This week, Singapore and the Philippines concluded a new urban warfare training initiative that was first announced as part of the city-state’s assistance to Manila to combat the terror threat posed by the Islamic State and its affiliates earlier this year. Though details so far remain unclear about its future direction, the engagement and the cooperation that was seen within it was an example of efforts underway by Southeast Asian states to boost their collective capacities to address the threat of terrorism.
As I have consistently observed in these pages, the five-month long siege by Islamic State-linked militants in the southern Philippine city of Marawi, which ended just last month, had sparked growing terror fears in the Asia-Pacific, underscored the well-known limitations of the Philippine military capabilities, and catalyzed efforts by regional states to help boost capacity (See: “Why Has the Philippine Military Struggles in its Terror War Under Duterte?”). Though the focus in some media accounts tends to be narrowly framed in terms of military exercises, we have in fact seen instances of this across several areas, including on terrorism financing, countering radical narratives, and sharing experiences on rehabilitation and reintegration of former convicts.
One of these areas is developing expertise when it comes to urban warfare. As an example of this capacity-building that is underway, Singapore had announced in July that it would provide counterterrorism assistance to the Armed Forces of the Philippines (AFP) that would include not just in terms of military assets and humanitarian assistance, but also use of the Singapore Armed Forces (SAF) urban training villages. Though Singapore and the Philippines have worked on other security initiatives before as part of their bilateral ties and also with other regional states on a multilateral and minilateral basis, this was a significant development because Philippine defense officials themselves have admitted that urban warfare training is an area of urgent need right now.Enjoying this article? Click here to subscribe for full access. Just $5 a month.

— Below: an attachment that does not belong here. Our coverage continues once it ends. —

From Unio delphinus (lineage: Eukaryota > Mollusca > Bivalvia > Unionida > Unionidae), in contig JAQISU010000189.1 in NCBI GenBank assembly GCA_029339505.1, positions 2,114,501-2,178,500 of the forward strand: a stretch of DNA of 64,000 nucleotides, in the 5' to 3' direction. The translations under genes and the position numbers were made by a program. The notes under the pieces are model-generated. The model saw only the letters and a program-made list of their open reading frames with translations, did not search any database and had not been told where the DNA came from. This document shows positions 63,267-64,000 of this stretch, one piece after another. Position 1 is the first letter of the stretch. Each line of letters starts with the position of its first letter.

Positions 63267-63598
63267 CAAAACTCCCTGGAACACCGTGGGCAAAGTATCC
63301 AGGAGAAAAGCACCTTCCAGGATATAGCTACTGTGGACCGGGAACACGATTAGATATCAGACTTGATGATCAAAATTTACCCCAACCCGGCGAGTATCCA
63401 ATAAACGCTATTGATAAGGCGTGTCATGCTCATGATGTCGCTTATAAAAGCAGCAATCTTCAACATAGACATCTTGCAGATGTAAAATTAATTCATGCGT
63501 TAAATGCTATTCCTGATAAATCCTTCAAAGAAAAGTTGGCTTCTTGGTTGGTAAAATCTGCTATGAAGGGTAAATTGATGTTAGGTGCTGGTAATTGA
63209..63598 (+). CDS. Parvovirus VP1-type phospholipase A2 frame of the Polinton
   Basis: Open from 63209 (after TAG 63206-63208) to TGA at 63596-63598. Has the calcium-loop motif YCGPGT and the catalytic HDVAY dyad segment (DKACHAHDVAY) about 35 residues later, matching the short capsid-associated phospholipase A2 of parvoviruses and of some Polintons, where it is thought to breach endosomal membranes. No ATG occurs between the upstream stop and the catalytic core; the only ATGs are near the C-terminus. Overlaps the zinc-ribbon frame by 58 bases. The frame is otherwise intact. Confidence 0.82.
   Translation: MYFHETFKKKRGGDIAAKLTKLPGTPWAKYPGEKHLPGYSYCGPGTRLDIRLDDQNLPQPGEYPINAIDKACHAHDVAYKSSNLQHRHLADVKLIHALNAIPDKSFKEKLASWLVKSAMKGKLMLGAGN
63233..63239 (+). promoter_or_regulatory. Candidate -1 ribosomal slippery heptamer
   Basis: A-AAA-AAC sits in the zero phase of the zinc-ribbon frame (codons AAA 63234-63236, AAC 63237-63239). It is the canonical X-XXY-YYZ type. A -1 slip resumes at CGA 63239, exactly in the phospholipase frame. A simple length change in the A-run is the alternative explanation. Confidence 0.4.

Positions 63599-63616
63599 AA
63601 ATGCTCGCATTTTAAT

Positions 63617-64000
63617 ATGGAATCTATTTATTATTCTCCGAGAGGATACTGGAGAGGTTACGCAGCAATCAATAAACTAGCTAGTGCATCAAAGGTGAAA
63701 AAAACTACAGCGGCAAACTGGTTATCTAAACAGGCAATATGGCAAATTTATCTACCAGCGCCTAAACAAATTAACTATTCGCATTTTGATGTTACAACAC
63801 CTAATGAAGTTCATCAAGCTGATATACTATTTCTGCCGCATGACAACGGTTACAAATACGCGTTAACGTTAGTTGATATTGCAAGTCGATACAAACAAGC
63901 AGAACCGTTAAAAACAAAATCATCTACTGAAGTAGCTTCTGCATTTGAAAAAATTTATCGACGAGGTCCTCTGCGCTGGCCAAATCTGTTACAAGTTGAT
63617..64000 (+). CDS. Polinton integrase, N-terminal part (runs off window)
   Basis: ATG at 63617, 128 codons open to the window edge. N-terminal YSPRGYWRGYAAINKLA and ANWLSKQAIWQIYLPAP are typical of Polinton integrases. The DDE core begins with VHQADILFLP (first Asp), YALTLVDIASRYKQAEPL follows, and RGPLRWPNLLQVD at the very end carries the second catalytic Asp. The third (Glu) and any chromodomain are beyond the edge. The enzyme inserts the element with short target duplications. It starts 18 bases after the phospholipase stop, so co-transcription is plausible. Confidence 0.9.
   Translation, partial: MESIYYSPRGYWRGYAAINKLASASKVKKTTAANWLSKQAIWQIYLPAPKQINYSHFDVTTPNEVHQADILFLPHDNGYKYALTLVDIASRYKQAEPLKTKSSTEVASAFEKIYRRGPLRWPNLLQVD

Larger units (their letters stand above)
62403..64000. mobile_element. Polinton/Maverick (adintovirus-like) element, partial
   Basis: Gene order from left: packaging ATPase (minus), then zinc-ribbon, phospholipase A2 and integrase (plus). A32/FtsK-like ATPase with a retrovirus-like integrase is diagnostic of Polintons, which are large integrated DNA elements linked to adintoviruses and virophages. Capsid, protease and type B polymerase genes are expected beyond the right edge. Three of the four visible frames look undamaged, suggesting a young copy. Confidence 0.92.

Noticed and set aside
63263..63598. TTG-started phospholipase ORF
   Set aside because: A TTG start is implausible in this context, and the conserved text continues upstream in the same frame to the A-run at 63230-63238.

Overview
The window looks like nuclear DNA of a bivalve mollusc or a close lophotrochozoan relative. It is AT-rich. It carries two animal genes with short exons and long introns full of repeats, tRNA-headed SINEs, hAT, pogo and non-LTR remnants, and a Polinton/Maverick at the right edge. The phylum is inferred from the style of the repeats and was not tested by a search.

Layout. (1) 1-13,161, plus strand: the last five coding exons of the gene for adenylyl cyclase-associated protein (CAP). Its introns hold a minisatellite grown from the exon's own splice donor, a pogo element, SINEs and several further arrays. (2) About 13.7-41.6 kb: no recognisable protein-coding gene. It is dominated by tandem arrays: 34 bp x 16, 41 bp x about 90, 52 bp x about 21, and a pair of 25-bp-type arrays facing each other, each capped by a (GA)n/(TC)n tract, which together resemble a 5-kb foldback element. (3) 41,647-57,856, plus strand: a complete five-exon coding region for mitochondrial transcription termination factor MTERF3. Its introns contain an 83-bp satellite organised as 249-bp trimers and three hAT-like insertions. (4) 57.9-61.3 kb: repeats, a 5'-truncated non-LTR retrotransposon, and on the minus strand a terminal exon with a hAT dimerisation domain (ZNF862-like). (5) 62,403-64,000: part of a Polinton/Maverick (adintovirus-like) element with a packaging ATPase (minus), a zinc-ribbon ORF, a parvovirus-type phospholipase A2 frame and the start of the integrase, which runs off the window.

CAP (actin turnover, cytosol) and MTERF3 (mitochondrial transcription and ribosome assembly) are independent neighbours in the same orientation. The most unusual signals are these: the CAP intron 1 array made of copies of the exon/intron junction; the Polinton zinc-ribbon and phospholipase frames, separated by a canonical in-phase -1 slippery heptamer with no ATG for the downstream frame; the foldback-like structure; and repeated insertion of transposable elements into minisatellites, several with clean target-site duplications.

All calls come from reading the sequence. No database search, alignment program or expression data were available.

Last week, we saw the official start of this urban warfare training when forty soldiers from the Philippine Army (PA) had arrived in Singapore for a two-week professional exchange program. The program was conducted by the Infantry Training Institute (ITI) at the Murai Urban Training Facility (MUTF), a facility developed to boost SAF expertise in urban operations (UO) capabilities that offers a range of realistic, related training scenarios (See: “Singapore-Philippines Urban Warfare Training Kicks Off”).
So far, the publicly announced parts of the training have been focused around tactics, skills and basic missions. According to Singapore’s defense ministry (MINDEF), content-wise, the emphasis has been on information sharing on small unit tactics, techniques and procedures (TTPs) and individual skill sets needed to operate in a complex urban operating environment.
The exchange also culminated in both sides executing a Platoon UO mission. Though few details were publicly disclosed about that mission, MINDEF emphasized that while the Philippine Army personnel had gained an opportunity to hone their skills in urban operations, Singapore had also benefited in that knowledge about the Marawi operations would inform the SAF’ own UO training procedures for learning.
This is just the first official interaction we have seen between the two countries in terms of urban warfare training, and it will be interesting to see how things progress on this front, not just on its own but within the broader context of Singapore-Philippines ties – with both countries working up to the commemoration of the the 50th anniversary in 2019 – as well as the counterterrorism cooperation in the wider region, which Singapore will be helping shape next year given that it will hold the annually rotating ASEAN chairmanship. Singapore’s Defense Minister Ng Eng Hen noted on Facebook on Wednesday that on Singapore’s end, the SAF is prepared to do more on this front if it is requested to do so by the Philippine government.